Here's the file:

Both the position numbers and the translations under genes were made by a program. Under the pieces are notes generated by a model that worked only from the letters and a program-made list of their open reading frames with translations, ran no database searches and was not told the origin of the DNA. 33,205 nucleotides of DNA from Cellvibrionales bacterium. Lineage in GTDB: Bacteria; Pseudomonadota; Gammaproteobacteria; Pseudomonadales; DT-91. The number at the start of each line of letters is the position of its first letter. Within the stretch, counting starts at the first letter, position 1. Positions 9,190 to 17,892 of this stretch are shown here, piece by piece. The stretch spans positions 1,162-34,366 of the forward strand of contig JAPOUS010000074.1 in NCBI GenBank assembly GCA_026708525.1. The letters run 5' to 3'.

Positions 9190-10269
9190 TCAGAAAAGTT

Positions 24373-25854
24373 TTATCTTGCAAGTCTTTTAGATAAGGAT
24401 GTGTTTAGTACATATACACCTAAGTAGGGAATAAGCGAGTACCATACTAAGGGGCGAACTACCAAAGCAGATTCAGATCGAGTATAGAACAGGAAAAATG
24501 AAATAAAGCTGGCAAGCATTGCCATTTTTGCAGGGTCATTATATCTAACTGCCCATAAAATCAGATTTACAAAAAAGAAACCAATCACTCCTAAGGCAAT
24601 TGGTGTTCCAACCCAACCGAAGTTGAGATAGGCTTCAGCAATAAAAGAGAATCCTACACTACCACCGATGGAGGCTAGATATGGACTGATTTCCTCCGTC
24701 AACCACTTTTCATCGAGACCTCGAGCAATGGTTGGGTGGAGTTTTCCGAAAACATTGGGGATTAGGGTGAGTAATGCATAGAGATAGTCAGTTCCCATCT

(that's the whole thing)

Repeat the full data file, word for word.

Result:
Both the position numbers and the translations under genes were made by a program. Under the pieces are notes generated by a model that worked only from the letters and a program-made list of their open reading frames with translations, ran no database searches and was not told the origin of the DNA. 33,205 nucleotides of DNA from Cellvibrionales bacterium. Lineage in GTDB: Bacteria; Pseudomonadota; Gammaproteobacteria; Pseudomonadales; DT-91. The number at the start of each line of letters is the position of its first letter. Within the stretch, counting starts at the first letter, position 1. Positions 9,190 to 17,892 of this stretch are shown here, piece by piece. The stretch spans positions 1,162-34,366 of the forward strand of contig JAPOUS010000074.1 in NCBI GenBank assembly GCA_026708525.1. The letters run 5' to 3'.

Positions 9190-10269
9190 TCAGAAAAGTT

Positions 24373-25854
24373 TTATCTTGCAAGTCTTTTAGATAAGGAT
24401 GTGTTTAGTACATATACACCTAAGTAGGGAATAAGCGAGTACCATACTAAGGGGCGAACTACCAAAGCAGATTCAGATCGAGTATAGAACAGGAAAAATG
24501 AAATAAAGCTGGCAAGCATTGCCATTTTTGCAGGGTCATTATATCTAACTGCCCATAAAATCAGATTTACAAAAAAGAAACCAATCACTCCTAAGGCAAT
24601 TGGTGTTCCAACCCAACCGAAGTTGAGATAGGCTTCAGCAATAAAAGAGAATCCTACACTACCACCGATGGAGGCTAGATATGGACTGATTTCCTCCGTC
24701 AACCACTTTTCATCGAGACCTCGAGCAATGGTTGGGTGGAGTTTTCCGAAAACATTGGGGATTAGGGTGAGTAATGCATAGAGATAGTCAGTTCCCATCT